Vox Phantom IV Solid Body Electric Bass Guitar (1965)

Vox  Phantom IV Solid Body Electric Bass Guitar  (1965)
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$2,750.00 + shipping
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Item # 6915
Prices subject to change without notice.
Vox Phantom IV Model Solid Body Electric Bass Guitar (1965), made in Dartford, Kent, England, serial # 66740, white polyester finish, African mahogany body, maple neck with ebony fingerboard, gig bag case.

The Vox Phantom remains one of the 1960s' most iconic instruments, at least in design and visual impact -- utterly distinctive then and now. Along with the equally striking teardrop-shaped Mark series, the abstract trapezoidal-shaped Phantoms were born at JMI in Dartford, Kent in the early '60s. The Phantom IV bass, introduced in 1962-3, is one of Vox's most imposing instruments.

Unlike the short-scale, thin-necked layout of most of the company's basses, these are built with a full 34" scale on a big wide neck closely based on the Fender Precision. The two 4-pole pickups provide a wide range of tonal options; in design they are most similar to the original 1952 Precision units, though fitted with a more Strat-like white plastic cover. The bridge is also closely modeled on Fender, as are the Kluson-style tuners. Controls are a master volume and tone and a large lever switch for pickup selection.

This Phantom IV dates to mid-1965 and is a superbly well-preserved example. Unlike nearly all production Vox guitars originally sold in the US, this original JMI-made example was actually assembled at the Vox factory in Dartford, Kent. That facility was overstretched even in 1964 supplying Vox product to the UK and world markets; instead of expanding their guitar-making facilities JMI outsourced the bulk of instrument production to EKO's facility in Recanati, Italy. This Phantom features a maple neck with an ebony fretboard made by UK furniture maker G-Plan, JMI's most consistent supplier, who built the bulk of the better quality components for Vox guitars.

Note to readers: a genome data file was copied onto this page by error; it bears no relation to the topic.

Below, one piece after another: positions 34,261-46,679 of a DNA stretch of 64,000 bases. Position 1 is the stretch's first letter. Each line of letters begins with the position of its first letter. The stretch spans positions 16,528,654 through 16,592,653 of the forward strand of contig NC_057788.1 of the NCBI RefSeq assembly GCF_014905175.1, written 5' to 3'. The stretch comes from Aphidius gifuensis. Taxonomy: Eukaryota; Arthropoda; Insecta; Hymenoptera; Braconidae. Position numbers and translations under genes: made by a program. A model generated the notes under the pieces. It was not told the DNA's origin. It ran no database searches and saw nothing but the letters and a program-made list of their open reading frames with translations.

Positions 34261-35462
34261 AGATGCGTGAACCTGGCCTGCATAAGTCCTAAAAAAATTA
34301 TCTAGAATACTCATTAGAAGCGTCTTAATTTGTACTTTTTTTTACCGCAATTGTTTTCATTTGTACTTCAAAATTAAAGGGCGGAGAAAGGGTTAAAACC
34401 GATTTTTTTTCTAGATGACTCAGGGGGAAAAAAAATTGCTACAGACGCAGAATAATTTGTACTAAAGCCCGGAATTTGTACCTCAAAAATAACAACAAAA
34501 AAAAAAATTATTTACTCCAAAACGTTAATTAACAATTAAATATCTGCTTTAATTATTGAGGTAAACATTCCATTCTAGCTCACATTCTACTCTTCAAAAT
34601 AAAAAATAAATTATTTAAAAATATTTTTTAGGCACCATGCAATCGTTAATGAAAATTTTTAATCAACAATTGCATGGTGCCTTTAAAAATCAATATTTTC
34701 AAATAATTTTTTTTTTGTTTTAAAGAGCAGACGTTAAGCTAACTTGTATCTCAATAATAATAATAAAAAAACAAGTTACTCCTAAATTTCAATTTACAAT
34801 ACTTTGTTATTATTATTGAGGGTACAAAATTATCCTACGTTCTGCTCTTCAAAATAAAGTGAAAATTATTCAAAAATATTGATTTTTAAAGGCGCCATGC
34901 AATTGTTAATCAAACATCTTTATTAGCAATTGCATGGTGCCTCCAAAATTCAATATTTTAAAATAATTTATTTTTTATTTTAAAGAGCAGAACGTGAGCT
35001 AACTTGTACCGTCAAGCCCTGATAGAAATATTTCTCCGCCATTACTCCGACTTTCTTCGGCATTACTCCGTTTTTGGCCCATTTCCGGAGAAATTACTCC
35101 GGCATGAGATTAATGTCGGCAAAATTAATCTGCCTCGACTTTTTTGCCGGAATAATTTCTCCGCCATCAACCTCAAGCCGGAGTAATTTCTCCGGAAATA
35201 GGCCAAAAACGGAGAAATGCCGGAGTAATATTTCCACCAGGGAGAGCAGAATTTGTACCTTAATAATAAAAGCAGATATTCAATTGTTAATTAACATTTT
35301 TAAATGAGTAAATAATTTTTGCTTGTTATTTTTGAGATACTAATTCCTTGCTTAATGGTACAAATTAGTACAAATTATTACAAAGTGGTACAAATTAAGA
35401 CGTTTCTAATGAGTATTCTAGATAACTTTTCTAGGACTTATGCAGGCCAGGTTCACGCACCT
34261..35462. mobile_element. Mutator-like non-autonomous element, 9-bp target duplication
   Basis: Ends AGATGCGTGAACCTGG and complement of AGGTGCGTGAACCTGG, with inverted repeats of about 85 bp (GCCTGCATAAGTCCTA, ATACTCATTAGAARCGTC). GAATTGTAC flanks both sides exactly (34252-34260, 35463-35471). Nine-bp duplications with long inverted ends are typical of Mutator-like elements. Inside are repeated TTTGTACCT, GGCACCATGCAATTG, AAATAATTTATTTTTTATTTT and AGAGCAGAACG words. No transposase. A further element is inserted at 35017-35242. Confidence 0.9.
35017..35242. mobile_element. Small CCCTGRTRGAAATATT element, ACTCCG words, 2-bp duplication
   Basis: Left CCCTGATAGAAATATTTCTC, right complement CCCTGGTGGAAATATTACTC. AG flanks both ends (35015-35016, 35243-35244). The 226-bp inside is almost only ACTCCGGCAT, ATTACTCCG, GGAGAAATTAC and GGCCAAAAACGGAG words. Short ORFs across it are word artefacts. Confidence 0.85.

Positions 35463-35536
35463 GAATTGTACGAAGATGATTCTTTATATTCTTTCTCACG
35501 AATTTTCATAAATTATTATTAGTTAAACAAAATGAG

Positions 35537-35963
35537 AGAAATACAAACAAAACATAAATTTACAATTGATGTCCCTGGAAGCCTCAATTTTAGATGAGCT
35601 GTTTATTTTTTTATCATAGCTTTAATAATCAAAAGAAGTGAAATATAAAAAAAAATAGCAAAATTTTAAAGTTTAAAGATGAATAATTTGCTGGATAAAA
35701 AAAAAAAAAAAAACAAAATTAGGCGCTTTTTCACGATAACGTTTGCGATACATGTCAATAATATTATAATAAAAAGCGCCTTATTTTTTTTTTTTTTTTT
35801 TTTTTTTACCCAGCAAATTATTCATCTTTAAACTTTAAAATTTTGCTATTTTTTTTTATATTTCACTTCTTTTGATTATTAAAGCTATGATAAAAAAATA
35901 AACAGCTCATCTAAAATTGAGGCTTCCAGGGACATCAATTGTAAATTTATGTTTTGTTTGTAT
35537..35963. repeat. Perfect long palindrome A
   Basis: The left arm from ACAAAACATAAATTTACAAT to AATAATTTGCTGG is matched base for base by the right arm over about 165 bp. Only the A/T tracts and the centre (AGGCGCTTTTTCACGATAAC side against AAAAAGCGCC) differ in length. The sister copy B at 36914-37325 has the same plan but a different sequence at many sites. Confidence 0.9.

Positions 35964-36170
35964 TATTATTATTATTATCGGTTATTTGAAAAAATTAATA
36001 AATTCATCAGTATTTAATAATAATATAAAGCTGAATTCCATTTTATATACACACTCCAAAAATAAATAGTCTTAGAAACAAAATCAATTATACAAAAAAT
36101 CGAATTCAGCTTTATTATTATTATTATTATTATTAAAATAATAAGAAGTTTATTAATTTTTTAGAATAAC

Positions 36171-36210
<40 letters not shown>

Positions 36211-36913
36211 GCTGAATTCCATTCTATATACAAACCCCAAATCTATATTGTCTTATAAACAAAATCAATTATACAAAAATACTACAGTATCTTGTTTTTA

Eko-made Vox guitars are exponentially more common and lack the cachet -- and the sound -- of original JMI-built instruments. When Thomas Organ in California took over US distribution of JMI's products, nearly all the Vox guitars they handled would be of Italian parentage so an original UK-made instrument like this is extremely rare here in America.

There are not a lot of 1960s basses that provide this combination of practical playability and wicked cool looks as the Phantom IV -- this model is a garage rock classic as used in the 1960s by "Fang" Volk of Paul Revere and the Raiders (whose personal bass was practically identical to this one) and in the 1980s by Michael Jay of the Fuzztones, among others!
 
Overall length is 48 in. (121.9 cm.), 12 in. (30.5 cm.) across at the widest point, and 1 5/8 in. (4.1 cm.) in depth, measured at side of rim. Scale length is 34 in. (864 mm.). Width of nut is 1 11/16 in. (43 mm.).

Overall this bass remains in extremely fine condition, with an all original finish and unmolested hardware down to the last screw. The original white Polyester finish on the body is spectacularly well-preserved with none of the typical checking than is often seen on Vox instruments, and only a few small edge dings. There are also some small chips and dings in the thin lacquer finish on the neck, the most noticeable just behind the first fret and on the edges of the headstock. Other than these individual spots this is an incredibly clean-looking bass for its age. The only oddity is that the headstock "Phantom" logo (which was a thin plastic applique) has gone missing, leaving only a "ghost" outline of its presence -- fairly poetic in an odd way!

The large face-covering pickguard is made of hard signmaker's plastic and shows none of the typical shrinkage and broken-off corners commonly encountered on Italian-made Phantoms. The bass has just been refretted with slightly larger wire than UK JMI standard, and as a result is far more playable than most of these, proper fretwork being something JMI never really mastered. There are no other repairs, and this bass has a nice straight and solid neck; not always the case with English-made Vox instruments. This striking white Phantom is a spectacular looker, a finer player than many, and the best-preserved UK-made Phantom we have ever seen. Excellent + Condition.